The original Servicemen’s Readjustment Act was signed into law by President Franklin D. Roosevelt in 1944. It provided many services and benefits to veterans who had served during World War II. The VA loan guarantee program was particularly important to veterans. Under the law, as amended, the VA is authorized to guarantee or insure home, farm, and business loans made to veterans by lending institutions. At the beginning of 2020, more than 25 million VA home loans were covered by the U.S. Department of Veteran Affairs.

    Who is Eligible for a VA Loan?

    For those eligible, VA loans are an attractive option because they don't require a down payment. They also have lower interest rates than many other types of mortgage loans you can get for similar terms. Plus, there is no monthly mortgage insurance.

    It's also important to keep in mind that many lenders may have different requirements for qualification, but VA loans tend to have more lenient credit requirements than other mortgage programs.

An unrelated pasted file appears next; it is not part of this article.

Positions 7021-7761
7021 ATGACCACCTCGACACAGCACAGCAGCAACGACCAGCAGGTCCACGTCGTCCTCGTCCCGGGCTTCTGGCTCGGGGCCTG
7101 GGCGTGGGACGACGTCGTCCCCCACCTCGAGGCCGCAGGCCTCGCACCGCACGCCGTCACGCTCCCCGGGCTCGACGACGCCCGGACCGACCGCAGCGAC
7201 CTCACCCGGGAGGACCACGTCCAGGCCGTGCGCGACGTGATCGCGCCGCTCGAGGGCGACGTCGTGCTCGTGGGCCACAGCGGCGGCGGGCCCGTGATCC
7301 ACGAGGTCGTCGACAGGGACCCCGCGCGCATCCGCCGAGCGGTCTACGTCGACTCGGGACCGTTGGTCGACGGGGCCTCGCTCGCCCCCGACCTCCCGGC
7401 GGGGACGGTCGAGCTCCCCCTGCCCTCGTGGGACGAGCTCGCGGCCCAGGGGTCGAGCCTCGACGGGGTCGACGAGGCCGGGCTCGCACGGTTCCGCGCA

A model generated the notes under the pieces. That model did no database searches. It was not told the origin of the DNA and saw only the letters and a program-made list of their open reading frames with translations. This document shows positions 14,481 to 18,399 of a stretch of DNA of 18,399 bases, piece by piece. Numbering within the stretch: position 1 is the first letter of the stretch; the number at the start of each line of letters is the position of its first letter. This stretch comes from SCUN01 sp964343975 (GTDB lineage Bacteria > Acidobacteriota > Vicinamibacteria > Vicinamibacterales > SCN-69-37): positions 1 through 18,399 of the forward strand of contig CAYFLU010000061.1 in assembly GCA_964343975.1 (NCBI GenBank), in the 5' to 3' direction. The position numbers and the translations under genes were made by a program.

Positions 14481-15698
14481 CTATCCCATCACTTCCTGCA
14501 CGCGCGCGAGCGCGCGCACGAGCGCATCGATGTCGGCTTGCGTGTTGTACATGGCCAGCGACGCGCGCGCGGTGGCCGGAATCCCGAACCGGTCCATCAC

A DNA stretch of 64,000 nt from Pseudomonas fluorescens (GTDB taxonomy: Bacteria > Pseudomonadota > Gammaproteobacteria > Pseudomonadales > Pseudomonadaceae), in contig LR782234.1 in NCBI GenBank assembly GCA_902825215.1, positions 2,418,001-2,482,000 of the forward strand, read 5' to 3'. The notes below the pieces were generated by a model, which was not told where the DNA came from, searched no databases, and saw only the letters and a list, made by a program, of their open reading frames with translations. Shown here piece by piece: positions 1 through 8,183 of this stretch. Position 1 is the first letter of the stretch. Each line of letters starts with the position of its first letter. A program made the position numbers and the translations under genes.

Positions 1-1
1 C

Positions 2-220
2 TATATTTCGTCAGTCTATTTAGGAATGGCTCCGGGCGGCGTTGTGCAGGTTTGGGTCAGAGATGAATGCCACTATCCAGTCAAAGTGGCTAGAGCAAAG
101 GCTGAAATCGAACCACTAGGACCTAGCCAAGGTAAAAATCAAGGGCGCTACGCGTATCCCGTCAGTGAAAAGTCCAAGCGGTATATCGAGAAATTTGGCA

• 181 days of active duty peacetime service
    • 90 consecutive days of active duty wartime or combat service
    • 6 or more years of service with the National Guard or Reserves, or 90 days under Title 32 with at least 30 of those days being consecutive
    • You’re the spouse of a service member who lost their life in the line of duty or as the result of a service-connected disability. You generally cannot have remarried, although there are exceptions, as well as other requirements for a spouse getting a VA loan.